June 09 – 11, 2022 Marburg Centre for Canadian Studies University of Marburg, Germany
Deadline: January 15, 2022
It has almost become a truism that the Covid19-Pandemic has thrown the notion of borders into greater relief once again. While borders between states were closed to people and traffic, the virus was able to transgress geographical and political borders as well as bodily borders, thus not only journeying across borders but also effecting a change in ordering systems and apparently stable orders. Such transgressions, which revealed the vulnerability of b/orders, present an interesting contrast to people’s inability to travel that ties in with the general idea that journeys appear as a dynamic movement, whereas b/orders seem to be stable constructs. In fact, journeys and borders, as well as systems of order, can be considered concepts that determine one another when we regard journeys across b/orders as transgressive movements that highlight the existence of physical as well as conceptual borders. So, while the concept of the border is often understood as a principle imposing and maintaining order, a matter of stability, Johan Schimanski and Stephan Wolfe insist on perceiving the border as “dynamic, a phenomenon constantly undergoing processes of both fixing and blurring” (2017). Moreover, journeys impact on the understanding/self-image of nation and individual, belief in liberal values, human rights, the other and the notion of belonging or the co-dependency between Global North/ South. Therefore, journeys across borders bring about unique narratives and questions.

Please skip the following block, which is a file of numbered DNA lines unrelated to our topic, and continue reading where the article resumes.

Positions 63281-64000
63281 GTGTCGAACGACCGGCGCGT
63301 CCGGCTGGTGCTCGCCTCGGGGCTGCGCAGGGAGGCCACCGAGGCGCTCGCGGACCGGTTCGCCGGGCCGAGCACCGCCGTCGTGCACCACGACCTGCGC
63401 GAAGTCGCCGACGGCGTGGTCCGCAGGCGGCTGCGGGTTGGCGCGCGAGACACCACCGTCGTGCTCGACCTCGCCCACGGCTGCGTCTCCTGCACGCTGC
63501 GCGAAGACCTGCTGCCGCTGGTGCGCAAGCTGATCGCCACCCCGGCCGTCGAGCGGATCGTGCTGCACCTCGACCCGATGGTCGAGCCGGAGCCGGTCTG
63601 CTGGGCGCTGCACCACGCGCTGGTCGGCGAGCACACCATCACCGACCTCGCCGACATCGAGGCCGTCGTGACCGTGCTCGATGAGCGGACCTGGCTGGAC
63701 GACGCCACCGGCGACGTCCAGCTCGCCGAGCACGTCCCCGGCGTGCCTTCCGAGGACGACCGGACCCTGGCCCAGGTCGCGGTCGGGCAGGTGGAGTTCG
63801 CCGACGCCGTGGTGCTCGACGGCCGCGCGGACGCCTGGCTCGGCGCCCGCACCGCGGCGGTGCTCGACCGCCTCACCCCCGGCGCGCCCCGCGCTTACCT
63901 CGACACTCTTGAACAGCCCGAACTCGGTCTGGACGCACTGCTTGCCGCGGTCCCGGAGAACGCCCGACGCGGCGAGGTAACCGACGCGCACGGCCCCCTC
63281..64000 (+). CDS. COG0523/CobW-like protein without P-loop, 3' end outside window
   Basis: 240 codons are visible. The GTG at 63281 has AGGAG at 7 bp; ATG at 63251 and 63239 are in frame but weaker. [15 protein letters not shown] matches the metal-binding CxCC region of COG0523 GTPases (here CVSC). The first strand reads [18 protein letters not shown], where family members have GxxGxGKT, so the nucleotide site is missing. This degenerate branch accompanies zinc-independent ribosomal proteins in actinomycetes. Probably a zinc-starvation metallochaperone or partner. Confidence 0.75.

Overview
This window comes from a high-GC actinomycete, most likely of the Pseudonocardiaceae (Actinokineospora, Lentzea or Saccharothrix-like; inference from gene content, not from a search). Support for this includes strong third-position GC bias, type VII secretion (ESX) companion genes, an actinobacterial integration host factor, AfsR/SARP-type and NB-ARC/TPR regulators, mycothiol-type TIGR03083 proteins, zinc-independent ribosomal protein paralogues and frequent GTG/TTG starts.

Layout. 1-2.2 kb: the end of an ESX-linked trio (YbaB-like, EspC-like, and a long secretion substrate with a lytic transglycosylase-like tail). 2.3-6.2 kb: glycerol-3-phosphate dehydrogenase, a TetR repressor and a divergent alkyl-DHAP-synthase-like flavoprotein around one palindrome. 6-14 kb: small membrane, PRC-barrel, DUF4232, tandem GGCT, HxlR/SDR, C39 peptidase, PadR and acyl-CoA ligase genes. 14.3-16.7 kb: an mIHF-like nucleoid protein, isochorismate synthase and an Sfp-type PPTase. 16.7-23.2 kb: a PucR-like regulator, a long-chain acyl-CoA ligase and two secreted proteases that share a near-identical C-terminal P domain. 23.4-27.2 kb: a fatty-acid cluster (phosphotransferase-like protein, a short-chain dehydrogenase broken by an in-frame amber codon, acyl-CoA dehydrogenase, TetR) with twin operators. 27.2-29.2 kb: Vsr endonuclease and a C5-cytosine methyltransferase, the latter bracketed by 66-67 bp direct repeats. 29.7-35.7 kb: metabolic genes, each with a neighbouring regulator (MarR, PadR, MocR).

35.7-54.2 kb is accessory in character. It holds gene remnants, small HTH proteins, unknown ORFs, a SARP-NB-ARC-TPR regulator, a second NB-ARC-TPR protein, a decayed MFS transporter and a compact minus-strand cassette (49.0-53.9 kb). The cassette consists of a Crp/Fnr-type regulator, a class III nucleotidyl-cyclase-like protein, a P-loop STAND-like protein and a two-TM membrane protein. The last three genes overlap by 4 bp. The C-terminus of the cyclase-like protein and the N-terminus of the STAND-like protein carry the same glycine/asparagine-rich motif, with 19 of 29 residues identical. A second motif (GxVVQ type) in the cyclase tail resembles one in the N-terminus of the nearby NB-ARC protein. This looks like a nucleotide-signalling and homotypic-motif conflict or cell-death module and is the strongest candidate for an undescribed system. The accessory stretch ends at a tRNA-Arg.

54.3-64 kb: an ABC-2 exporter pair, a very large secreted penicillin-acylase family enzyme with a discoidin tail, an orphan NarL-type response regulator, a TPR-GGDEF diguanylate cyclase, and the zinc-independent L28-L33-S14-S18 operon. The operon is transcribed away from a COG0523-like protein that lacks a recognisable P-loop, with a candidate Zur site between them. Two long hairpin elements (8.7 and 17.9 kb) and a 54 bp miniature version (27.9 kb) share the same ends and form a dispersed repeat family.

Borders, as conceptual as well as highly visible lines that structure orders, realms and places, have always been at the heart of political, social or cultural endeavours and struggles. For example, only four years before the pandemic intervened in orders across the globe, borders and ideas of order became highly visible in migrants’ and refugees’ attempts to reach places they hoped would provide them with safety from war, hunger, and violence and with a better life. The interplay of bodies and borders in migration or their reciprocal definition and determination highlight how movements produce meaning and raise awareness of material borders and bodies. Such movements raise the question on whether the body of the migrant de/stabilizes the b/order – a question that cannot be limited to geographical journeys but that also includes metaphorical ones (inward/ outward).